Every now and then, Volusia County voters like to shake things up. That goes back 50 years, when Volusia County became the second in the state to adopt a home-rule charter. In the 1980s, it led to innovative environmental stewardship, including thoughtful development standards and a groundbreaking land-preservation program, that made Volusia County a model across the nation.
And it happened again earlier this month, when voters took a hard tack away from what many described as Volusia County’s power structure, fueled by a growing dissatisfaction with development pushing into the county’s untamed core. In two of the four County Council races, voters veered away from “establishment” candidates. They also ousted a Daytona Beach city commissioner seen as pro-development. And they gave overwhelming approval to Volusia Forever and ECHO, which (among other things) extend the county’s ability to buy and preserve environmentally sensitive land.
Put it all together, and we have the makings of a mandate: Voters want Volusia County to get its environmental mojo back. Incoming County Chair Jeff Brower and returning Councilwoman Heather Post – who both ran as anti-establishment candidates who won over many of Volusia County’s green-minded voters – could seize a golden opportunity to lead the county toward more responsible, sustainable policies that protect the environment without stifling the economy. It won’t be easy – Volusia County’s broad expanse includes 16 municipalities, and developers sometimes play one jurisdiction off another to weaken regulations and sprawl into undeveloped areas, such as the rapidly developing LPGA Boulevard corridor.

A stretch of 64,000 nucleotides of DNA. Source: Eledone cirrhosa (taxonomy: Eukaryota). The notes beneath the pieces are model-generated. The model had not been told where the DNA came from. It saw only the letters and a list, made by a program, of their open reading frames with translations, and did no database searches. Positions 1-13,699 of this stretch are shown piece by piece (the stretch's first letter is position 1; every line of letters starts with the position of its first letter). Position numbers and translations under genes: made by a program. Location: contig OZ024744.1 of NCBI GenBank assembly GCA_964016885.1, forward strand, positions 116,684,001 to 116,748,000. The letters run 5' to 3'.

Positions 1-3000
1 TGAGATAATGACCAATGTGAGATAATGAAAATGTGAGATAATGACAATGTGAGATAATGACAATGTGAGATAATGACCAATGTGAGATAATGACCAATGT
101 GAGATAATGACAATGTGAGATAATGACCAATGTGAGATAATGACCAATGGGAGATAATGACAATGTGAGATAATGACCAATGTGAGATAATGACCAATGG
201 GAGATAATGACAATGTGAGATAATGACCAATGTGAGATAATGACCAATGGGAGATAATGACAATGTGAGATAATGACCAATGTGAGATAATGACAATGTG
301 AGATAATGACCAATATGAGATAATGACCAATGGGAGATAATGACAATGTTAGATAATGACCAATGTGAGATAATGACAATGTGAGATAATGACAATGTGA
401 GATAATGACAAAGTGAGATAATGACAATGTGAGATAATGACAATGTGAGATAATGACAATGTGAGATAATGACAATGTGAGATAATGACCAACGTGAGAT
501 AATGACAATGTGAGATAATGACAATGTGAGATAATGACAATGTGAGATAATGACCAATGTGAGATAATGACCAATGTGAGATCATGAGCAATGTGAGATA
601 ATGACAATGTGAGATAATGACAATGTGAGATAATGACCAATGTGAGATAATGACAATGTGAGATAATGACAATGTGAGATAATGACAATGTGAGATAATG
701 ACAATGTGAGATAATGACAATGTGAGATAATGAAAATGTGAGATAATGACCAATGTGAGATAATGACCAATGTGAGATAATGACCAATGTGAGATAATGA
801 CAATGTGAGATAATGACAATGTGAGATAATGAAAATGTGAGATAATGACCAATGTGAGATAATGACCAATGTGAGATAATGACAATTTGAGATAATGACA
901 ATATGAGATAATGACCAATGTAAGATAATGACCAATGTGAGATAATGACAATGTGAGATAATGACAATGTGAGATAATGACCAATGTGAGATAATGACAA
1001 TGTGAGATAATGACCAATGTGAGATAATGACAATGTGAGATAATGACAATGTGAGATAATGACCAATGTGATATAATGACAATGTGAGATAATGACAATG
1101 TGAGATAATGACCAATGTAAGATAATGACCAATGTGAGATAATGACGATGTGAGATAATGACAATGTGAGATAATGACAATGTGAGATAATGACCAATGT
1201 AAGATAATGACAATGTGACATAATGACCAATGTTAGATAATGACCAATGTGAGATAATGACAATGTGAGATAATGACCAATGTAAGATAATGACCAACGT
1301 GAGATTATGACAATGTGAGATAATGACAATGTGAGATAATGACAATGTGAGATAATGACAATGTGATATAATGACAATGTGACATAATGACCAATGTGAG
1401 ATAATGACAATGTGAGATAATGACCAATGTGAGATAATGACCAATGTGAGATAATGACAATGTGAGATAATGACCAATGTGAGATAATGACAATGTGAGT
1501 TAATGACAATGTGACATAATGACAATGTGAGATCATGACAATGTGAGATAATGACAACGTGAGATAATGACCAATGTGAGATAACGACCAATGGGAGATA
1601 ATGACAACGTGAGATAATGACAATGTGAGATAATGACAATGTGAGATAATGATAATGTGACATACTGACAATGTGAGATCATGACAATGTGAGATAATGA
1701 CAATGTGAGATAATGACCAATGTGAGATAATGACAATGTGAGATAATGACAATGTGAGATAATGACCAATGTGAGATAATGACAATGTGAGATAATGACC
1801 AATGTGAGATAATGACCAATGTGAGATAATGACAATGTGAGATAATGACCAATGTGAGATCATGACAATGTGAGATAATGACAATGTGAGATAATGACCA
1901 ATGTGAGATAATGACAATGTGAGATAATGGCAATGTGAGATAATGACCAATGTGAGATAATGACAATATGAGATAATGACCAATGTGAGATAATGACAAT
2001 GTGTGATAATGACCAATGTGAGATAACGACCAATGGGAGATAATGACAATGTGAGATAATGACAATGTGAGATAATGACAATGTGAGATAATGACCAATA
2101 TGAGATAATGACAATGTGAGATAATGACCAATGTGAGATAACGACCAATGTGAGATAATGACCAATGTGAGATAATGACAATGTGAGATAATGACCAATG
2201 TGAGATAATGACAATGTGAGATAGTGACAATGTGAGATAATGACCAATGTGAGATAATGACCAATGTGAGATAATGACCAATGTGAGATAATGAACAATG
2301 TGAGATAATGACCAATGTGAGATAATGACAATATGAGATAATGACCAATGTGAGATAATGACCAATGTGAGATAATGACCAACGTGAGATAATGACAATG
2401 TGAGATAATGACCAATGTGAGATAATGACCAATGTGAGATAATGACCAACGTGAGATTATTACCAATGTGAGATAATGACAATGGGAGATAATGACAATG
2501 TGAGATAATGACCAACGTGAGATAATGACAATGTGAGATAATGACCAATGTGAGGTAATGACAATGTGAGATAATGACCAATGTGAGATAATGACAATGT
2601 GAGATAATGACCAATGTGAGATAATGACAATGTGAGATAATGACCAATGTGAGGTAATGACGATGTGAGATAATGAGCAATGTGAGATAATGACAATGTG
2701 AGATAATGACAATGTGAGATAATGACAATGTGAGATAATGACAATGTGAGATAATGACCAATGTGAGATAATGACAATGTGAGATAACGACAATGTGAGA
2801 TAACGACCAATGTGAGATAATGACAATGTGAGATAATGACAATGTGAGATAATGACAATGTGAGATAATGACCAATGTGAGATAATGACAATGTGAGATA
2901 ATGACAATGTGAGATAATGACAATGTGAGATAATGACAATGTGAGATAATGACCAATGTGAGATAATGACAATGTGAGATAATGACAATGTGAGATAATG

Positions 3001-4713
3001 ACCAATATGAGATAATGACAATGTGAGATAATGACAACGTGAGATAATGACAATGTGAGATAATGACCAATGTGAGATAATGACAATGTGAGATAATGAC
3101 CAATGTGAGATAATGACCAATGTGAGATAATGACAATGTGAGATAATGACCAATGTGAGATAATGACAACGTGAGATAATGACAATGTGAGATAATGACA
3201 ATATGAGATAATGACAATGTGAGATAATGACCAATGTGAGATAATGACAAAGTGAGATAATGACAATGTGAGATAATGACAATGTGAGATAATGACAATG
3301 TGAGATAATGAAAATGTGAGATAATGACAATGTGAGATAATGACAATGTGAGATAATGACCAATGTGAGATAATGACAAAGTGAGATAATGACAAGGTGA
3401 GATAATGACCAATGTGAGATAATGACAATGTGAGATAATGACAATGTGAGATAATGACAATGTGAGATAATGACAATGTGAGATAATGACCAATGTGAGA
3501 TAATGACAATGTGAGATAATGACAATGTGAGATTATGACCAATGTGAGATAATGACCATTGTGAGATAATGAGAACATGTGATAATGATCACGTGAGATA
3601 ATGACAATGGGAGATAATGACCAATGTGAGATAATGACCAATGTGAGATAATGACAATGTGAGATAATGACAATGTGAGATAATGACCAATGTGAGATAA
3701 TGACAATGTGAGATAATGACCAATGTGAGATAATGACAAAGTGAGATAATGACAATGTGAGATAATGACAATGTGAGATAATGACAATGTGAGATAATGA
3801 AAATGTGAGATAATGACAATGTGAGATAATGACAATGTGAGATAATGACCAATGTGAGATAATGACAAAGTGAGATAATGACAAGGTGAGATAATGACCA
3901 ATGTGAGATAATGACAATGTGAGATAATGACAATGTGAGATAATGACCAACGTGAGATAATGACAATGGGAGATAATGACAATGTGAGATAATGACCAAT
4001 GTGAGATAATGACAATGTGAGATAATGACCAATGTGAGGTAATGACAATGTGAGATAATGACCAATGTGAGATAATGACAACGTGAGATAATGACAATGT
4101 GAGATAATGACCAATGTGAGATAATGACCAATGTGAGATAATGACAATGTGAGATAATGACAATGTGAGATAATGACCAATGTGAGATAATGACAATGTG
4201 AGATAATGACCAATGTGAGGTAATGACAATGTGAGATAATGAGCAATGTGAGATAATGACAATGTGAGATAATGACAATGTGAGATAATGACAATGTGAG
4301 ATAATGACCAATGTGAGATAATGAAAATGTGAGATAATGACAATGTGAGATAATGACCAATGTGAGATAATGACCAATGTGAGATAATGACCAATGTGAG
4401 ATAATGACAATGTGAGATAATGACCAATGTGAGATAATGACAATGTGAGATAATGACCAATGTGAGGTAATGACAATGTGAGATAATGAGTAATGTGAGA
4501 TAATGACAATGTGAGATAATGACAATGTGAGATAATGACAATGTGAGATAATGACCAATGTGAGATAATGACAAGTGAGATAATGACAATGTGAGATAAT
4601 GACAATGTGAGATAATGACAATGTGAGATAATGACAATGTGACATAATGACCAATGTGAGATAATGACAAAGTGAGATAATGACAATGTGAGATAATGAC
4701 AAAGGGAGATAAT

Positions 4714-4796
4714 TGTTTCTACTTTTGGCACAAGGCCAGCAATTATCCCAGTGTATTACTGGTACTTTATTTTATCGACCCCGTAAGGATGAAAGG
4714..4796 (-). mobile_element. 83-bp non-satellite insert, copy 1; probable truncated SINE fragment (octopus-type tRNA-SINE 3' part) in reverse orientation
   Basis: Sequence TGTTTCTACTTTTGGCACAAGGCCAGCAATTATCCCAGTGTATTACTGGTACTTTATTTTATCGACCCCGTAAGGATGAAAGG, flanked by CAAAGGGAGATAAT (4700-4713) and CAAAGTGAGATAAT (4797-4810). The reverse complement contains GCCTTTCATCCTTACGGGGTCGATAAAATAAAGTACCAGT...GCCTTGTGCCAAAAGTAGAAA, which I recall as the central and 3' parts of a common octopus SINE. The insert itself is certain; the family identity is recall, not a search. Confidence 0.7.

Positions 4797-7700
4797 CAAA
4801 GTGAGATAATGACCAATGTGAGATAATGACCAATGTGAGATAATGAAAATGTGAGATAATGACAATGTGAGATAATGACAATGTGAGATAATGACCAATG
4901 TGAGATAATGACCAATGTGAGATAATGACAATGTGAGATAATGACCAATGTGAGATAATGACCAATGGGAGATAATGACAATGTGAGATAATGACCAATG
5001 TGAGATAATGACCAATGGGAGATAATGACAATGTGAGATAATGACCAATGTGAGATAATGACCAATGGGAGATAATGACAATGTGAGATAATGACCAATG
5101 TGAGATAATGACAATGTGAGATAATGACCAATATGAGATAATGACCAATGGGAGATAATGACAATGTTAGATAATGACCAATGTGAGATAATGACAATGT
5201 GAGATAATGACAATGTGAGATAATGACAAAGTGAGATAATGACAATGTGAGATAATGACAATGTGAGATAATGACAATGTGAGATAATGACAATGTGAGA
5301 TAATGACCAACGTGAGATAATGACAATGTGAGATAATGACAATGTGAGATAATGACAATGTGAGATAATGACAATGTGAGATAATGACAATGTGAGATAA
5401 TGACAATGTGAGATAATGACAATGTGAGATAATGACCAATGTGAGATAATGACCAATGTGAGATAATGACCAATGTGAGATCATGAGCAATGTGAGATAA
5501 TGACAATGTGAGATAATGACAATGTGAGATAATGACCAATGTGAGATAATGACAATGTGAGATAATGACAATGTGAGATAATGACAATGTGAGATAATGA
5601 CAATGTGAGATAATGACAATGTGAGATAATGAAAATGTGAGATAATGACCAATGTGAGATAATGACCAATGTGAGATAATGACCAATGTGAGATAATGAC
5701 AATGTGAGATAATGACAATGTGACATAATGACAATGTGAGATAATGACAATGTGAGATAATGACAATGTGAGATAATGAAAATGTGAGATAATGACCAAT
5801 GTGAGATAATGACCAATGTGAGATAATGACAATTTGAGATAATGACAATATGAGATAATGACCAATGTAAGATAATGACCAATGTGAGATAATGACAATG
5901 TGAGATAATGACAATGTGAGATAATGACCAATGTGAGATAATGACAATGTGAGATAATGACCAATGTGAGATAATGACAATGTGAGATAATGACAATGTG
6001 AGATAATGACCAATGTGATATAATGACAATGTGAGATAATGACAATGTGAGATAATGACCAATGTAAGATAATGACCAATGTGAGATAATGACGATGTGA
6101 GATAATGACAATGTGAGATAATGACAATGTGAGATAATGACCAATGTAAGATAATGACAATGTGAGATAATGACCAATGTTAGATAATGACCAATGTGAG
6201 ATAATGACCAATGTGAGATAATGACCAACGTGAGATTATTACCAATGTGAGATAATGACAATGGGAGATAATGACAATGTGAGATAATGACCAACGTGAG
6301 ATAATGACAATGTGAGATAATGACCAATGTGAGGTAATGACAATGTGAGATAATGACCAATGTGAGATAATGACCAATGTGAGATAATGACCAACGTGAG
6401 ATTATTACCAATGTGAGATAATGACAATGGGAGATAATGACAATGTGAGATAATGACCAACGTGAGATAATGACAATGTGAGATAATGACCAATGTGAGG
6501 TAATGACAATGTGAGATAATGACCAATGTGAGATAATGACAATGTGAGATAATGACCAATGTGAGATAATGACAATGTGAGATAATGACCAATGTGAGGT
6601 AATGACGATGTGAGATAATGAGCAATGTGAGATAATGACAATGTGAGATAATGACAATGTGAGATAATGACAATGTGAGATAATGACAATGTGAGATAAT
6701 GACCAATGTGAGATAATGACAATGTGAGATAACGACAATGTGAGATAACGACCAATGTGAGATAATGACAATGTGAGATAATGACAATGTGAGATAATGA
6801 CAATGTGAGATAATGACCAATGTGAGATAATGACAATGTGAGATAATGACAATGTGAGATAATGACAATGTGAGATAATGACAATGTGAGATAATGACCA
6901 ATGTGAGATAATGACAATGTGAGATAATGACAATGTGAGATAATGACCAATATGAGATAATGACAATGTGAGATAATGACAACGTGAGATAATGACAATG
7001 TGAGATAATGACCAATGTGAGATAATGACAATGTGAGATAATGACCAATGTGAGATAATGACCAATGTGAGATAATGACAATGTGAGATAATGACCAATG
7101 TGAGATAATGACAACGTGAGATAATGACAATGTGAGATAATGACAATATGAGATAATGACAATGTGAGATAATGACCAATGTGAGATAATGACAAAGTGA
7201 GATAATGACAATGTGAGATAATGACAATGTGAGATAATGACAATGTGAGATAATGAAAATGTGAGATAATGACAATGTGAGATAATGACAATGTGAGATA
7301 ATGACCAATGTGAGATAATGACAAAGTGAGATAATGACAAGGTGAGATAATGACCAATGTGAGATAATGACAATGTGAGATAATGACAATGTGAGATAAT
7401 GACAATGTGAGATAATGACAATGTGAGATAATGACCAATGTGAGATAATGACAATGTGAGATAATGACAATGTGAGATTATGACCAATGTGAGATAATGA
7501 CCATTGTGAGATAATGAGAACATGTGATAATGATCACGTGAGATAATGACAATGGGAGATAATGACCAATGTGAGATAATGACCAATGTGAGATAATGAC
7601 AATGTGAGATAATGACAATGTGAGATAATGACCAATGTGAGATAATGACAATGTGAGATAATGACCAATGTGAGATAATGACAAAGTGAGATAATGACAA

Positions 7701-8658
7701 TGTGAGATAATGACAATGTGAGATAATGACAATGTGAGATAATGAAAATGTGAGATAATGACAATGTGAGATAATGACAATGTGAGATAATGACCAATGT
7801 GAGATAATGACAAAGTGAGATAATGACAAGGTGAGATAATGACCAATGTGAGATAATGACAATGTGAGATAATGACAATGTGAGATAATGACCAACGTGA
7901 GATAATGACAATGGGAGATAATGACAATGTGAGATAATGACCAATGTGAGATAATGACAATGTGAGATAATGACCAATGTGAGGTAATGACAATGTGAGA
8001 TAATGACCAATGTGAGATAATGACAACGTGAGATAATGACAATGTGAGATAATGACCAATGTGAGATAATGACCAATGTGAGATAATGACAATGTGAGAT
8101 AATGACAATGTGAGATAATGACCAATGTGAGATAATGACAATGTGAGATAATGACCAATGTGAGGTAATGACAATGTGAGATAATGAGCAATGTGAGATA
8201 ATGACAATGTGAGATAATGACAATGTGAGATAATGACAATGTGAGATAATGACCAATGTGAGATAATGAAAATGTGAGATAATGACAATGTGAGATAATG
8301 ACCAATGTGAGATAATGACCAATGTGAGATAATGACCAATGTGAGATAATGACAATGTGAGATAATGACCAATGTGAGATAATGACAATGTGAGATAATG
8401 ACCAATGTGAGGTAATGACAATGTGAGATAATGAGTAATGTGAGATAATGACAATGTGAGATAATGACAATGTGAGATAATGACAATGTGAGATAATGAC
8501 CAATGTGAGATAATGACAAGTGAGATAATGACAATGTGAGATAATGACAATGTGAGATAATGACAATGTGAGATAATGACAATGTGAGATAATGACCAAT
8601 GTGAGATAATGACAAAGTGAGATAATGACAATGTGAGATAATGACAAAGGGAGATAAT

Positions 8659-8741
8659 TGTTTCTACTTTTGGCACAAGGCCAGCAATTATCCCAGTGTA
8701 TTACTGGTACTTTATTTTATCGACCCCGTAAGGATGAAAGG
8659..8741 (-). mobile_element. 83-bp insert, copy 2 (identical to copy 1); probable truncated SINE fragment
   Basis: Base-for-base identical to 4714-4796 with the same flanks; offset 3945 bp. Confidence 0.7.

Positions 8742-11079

‘That’s not to say all developers are irresponsible – many seek to preserve habitat and buffer sensitive water bodies. But the mishmash of county and city rules – while difficult to navigate – can be easy to game.
Volusia County Council members have a powerful tool at hand, should they decide to use it. The county charter includes a provision, approved by voters in 1986, that allows the council to set minimum environmental standards for things like water quality, wetlands preservation and protection of trees. Once adopted, these rules are meant to cover every square mile of the county, inside and outside city limits.
It never worked perfectly. At times, city leaders defied the minimum standards, and the county never exercised the option to force compliance through litigation. For the most part, however, the standards set higher expectations for development and helped protect natural resources.
Over time, however, County Council members seemed to lose interest in updating and enforcing the standards. Some – like the county’s wetland rule, which was stricter than the guidelines adopted by the St. Johns River Water Management District –…